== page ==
Film Review: Hinterland


British films come in many shapes and sizes, but often don’t get the opportunity to find an audience. The ones which get major exposure tend to fall into two categories. There are the films filled with big names (The Best Exotic Marigold Hotel, The King’s Speech, Theory of Everything etc). Or, those from a well-known director (Mike Leigh, Matthew Vaughn, Shane Meadows). Occasionally, there are unexpected hits (Pride, Kill List, Tyrannosaur), but all too often they fail to cement a spot in cinemas. Harry Macqueen’s  directorial debut, Hinterland, has many flashes of talent, whilst not really working as a whole.

Childhood friends Harvey (Macqueen) and Lola (Lori Campbell) are now in their late twenties and have drifted apart. Lola arrives back in the UK and the pair decide to meet up and take a road trip to the Cornish coast; revisiting places they spent their shared family holidays in childhood. As the pair try to rekindle the familiarity of their former close friendship, they are both struggling to find a foothold in life.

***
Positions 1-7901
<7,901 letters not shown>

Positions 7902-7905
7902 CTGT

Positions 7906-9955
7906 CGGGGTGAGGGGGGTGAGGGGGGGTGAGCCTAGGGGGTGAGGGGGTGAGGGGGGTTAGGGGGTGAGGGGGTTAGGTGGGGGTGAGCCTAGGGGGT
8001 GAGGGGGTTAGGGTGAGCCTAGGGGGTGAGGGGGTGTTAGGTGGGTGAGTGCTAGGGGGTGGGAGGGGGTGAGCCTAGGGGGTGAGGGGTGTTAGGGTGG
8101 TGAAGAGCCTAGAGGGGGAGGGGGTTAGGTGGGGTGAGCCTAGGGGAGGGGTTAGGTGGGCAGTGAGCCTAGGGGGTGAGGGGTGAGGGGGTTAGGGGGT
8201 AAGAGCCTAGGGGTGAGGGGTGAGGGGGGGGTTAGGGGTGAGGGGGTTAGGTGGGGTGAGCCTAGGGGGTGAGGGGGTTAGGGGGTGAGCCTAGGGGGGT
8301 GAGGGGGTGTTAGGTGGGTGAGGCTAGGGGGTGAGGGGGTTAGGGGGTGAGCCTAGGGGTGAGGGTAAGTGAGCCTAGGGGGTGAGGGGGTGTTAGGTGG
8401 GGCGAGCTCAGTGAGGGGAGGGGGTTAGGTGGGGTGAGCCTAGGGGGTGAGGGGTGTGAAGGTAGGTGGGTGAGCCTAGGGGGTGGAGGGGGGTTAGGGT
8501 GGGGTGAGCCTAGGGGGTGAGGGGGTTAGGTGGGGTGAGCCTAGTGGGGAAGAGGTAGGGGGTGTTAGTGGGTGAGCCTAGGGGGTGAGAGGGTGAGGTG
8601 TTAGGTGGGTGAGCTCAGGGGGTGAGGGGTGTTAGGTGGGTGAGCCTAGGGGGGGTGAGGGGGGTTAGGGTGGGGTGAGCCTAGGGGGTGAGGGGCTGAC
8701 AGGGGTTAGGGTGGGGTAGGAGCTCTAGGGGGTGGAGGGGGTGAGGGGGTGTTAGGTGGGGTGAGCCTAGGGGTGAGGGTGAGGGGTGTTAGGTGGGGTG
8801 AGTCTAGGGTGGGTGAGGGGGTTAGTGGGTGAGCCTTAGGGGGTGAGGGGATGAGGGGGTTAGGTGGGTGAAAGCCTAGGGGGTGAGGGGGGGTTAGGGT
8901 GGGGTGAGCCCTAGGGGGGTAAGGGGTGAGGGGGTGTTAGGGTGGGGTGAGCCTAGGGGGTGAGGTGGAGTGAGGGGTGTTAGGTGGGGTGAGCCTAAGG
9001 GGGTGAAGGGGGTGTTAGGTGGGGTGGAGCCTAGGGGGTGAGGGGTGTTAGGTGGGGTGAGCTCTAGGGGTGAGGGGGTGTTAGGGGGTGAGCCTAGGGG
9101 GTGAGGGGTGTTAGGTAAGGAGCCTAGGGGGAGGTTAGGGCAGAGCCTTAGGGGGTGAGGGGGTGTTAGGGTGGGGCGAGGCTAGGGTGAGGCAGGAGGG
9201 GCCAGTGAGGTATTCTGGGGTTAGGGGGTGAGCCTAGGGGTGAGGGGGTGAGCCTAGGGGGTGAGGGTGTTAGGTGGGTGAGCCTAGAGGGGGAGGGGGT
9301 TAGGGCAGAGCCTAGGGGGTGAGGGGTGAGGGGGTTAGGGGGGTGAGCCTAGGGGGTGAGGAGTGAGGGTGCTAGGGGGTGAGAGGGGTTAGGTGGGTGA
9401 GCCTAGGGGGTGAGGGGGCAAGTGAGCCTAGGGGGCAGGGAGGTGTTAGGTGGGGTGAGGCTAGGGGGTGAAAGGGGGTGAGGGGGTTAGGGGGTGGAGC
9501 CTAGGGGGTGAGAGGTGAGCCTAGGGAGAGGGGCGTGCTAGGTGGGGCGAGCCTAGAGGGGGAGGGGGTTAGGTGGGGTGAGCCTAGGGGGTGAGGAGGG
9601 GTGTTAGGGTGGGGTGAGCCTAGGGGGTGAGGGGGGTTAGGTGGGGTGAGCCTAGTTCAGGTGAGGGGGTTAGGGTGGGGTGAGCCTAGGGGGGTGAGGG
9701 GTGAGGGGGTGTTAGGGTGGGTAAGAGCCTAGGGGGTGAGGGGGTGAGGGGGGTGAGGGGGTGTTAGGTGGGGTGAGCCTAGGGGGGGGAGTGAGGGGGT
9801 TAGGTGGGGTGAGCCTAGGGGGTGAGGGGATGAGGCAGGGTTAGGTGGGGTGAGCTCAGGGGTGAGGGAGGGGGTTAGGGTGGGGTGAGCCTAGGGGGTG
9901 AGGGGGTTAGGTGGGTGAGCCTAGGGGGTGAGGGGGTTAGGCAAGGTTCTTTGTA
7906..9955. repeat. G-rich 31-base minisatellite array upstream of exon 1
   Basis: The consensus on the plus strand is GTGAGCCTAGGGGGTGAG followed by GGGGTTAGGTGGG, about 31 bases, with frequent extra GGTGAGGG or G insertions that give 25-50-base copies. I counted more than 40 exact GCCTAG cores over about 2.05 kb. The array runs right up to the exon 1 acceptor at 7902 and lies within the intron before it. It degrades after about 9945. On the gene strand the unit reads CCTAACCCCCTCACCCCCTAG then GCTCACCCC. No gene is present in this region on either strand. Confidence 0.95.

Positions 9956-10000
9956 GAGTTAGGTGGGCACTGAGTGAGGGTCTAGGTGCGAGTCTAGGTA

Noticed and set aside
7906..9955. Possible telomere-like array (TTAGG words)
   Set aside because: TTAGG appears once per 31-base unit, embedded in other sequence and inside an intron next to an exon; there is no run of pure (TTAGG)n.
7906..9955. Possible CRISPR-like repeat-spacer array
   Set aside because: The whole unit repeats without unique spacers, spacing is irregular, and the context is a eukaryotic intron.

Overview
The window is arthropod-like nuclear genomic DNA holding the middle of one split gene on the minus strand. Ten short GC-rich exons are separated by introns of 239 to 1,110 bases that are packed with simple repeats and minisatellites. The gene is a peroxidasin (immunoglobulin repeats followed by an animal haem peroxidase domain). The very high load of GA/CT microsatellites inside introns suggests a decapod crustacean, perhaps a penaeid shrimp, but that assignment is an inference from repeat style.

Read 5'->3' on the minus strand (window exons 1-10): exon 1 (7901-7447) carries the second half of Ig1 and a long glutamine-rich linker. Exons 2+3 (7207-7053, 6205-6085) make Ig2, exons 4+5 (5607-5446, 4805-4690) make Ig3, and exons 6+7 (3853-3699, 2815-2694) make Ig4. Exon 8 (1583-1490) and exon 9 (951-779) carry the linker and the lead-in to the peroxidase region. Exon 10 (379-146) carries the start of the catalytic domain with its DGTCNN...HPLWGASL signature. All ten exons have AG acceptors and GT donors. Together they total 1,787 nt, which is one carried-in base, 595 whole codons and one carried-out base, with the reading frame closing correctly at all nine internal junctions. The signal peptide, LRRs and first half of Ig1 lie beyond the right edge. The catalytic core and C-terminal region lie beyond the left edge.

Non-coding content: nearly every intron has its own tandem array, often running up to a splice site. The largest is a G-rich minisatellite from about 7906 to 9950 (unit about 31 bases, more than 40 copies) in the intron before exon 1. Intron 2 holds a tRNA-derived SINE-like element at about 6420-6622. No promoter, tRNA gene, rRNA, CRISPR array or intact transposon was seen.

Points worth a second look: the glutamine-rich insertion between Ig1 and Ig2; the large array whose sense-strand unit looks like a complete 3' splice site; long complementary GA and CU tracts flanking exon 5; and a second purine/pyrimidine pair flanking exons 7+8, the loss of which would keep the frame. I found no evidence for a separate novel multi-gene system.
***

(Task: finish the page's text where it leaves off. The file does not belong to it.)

Hinterland has some beautiful and desolate cinematography. Filmed on a tiny budget, its success or failure relies heavily on the acting of the duo, as well as the script. Whilst Lori Campbell is exceptional, and to be fair has the better dialogue, Harry Macqueen’s performance isn’t good enough to hold it together. The difficulties of rekindling a lost companionship are handled well, and on occasion threaten to spill over into something else. Whilst both their crises are existential, there are some bizarre illusions to the socio-political climate (which, given they are both from comfortable backgrounds, is a bit perplexing). All in all, Hinterland is an interesting, if flawed, début.

Hinterland is in cinemas and on demand on 27 February.

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